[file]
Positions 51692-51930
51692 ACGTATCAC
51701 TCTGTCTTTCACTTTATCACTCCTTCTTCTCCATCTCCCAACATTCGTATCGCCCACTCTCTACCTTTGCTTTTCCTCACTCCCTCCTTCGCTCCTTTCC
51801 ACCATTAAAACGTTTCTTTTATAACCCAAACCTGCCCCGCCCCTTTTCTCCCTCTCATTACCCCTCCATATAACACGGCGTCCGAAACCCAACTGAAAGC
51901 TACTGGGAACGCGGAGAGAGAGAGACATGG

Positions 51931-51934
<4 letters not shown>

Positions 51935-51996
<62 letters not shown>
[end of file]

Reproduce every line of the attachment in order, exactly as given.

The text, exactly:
Positions 51692-51930
51692 ACGTATCAC
51701 TCTGTCTTTCACTTTATCACTCCTTCTTCTCCATCTCCCAACATTCGTATCGCCCACTCTCTACCTTTGCTTTTCCTCACTCCCTCCTTCGCTCCTTTCC
51801 ACCATTAAAACGTTTCTTTTATAACCCAAACCTGCCCCGCCCCTTTTCTCCCTCTCATTACCCCTCCATATAACACGGCGTCCGAAACCCAACTGAAAGC
51901 TACTGGGAACGCGGAGAGAGAGAGACATGG

Positions 51931-51934
<4 letters not shown>

Positions 51935-51996
<62 letters not shown>